United Nations Secretary-General Antonio Guterres said he was “appalled” by the killing of 10 people in a grocery shop in a Black neighbourhood in Buffalo, New York, calling it “a vile act of racist violent extremism”.
The comments on Monday, released by a UN spokesman, came two days after a white gunman clad in tactical body armour shot four people in the parking lot of the Tops Friendly Market with an assault rifle before entering the store and shooting dead nine others. Authorities were investigating the attack as a racially motivated hate crime.
In the statement, Guterres extended “his deepest condolences to the families and loved ones of the victims”.
He added he “hopes justice will be served swiftly”.
Early Sunday, Buffalo residents held a vigil outside the shop as New York Governor Kathy Hochul and state Attorney General Letitia James addressed a church service.
James described Saturday’s assault as “domestic terrorism, plain and simple”.
She paid tribute to the victims, who included shoppers and shop staff, describing an elderly woman who planted trees on her block, and a woman who was food shopping after visiting her husband in a nursing home.
Among those killed was a retired police officer working as a security guard who fired several shots at the assailant before being shot himself.
“I held in my arms a young lady who worked at Tops, who was so afraid that she was about to die, who witnessed the bloodshed, who shaked (sic) and quivered in my arms, who is afraid for her community, afraid also for herself,” James said.
Later in the day, Buffalo Police Commissioner Joseph Gramaglia told reporters the 18-year-old suspect, identified as Payton Gendron, did “reconnaissance” on the predominantly Black area surrounding the market a day before the attack. He said evidence recovered so far “makes no mistake that this is an absolute racist hate crime”.
Gendron was arraigned late Saturday on a single count of first-degree murder. Federal authorities have said an investigation into the killings as “a hate crime and an act of racially motivated violent extremism” was continuing, with more charges expected.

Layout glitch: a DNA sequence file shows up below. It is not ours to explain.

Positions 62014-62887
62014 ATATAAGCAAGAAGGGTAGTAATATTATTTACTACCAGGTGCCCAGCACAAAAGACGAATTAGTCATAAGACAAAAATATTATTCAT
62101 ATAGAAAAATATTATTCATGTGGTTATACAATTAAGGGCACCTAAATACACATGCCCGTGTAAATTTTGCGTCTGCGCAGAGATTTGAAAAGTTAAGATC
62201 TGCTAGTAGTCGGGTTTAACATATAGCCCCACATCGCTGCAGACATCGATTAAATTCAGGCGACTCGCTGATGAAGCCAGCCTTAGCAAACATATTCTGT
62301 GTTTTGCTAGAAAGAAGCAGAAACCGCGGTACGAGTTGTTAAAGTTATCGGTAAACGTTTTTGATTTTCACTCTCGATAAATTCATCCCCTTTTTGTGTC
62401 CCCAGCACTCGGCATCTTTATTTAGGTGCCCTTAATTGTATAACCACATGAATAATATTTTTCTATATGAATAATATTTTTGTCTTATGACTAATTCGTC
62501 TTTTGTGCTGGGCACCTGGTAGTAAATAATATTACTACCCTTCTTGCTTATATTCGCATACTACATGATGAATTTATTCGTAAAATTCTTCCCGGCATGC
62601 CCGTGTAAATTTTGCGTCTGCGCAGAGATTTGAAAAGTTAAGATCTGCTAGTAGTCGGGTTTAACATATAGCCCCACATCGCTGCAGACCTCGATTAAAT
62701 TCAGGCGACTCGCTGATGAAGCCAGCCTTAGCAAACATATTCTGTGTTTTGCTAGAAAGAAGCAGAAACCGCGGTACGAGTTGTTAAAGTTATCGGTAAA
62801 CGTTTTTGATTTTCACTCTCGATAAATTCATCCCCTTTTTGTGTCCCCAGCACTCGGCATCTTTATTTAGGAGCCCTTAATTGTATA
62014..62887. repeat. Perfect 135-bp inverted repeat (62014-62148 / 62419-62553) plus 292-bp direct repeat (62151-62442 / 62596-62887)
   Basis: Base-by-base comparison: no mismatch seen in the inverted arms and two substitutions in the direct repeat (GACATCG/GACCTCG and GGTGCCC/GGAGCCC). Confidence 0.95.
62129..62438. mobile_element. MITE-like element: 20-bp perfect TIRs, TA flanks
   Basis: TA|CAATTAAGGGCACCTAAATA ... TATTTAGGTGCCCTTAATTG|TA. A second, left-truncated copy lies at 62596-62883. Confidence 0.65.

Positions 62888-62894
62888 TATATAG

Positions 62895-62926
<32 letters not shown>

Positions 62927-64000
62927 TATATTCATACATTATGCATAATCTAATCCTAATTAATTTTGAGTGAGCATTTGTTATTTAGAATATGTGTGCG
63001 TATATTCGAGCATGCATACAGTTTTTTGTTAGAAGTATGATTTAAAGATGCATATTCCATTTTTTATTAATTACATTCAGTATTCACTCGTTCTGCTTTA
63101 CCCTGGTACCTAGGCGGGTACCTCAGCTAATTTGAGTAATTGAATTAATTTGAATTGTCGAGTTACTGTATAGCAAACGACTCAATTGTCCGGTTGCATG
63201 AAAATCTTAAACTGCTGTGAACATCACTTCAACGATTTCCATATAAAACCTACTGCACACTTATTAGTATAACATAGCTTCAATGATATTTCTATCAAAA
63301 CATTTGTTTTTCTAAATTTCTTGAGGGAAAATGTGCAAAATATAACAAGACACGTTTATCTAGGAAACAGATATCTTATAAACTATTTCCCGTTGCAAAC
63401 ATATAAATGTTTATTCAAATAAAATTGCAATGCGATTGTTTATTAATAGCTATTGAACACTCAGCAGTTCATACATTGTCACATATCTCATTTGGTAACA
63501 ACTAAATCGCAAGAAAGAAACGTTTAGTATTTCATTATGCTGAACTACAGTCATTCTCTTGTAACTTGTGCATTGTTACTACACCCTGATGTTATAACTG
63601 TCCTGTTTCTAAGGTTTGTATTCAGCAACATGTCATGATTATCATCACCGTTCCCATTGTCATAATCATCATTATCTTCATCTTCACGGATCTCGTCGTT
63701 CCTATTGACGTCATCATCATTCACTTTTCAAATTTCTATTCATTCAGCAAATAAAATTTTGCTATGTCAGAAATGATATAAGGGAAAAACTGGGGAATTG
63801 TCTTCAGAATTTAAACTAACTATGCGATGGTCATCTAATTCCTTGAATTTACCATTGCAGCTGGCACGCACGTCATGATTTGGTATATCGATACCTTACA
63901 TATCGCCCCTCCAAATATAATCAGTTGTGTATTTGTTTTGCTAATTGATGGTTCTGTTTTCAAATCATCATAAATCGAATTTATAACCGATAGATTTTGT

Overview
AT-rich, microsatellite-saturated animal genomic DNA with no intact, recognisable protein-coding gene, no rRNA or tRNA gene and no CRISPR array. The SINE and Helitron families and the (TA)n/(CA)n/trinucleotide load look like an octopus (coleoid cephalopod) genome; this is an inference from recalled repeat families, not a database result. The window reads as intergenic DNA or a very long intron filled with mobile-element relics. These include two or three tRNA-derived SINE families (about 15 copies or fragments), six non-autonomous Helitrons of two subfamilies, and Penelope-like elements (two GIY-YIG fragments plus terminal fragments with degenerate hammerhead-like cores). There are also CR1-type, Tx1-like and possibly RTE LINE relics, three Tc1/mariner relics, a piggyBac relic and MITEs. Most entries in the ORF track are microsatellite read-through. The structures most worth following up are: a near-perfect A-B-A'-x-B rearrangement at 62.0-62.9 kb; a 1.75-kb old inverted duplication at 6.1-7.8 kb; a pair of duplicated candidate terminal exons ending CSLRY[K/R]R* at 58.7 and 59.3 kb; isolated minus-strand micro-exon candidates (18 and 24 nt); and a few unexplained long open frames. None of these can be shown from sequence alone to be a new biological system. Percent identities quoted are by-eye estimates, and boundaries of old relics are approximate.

Links to white supremacy
The attack has shone a light on white supremacy in the US and its web of associated conspiracy theories that proliferate online. In April of last year, President Joe Biden called white supremacist attacks the “most lethal terrorist threat” to the US in recent years.
Law enforcement officials have told reporters that preliminary investigations showed Gendron had visited sites espousing white supremacist ideology and race-based conspiracy theories, and extensively researched the 2019 mosque shootings in Christchurch, New Zealand and the man who killed dozens at a summer camp in Norway in 2011.
A manifesto believed to be authored by Gendron espoused the “Great Replacement Theory”, a racist conspiracy that says white people are being replaced by racial minorities in the US and Europe.
Saturday’s attack was not the gunman’s first contact with authorities.
Gendron had previously threatened to carry out a shooting last year at Susquehanna Valley High School, where he was a senior, around the time of graduation, according to police.
New York State Police said troopers were called to the school in Conklin, New York, on June 8, 2021, when he was 17 years old. He was then sent for psychiatric evaluation and later released.
On Sunday, Governor Hochul noted while the AR-15 the gunman used was legally purchased in New York, which has some of the strictest gun laws in the country, the high-capacity magazine in the weapon had been outlawed in the state.
“We need a national response,” she told NBC News. “We need other states to step up. We need the federal government on our side.”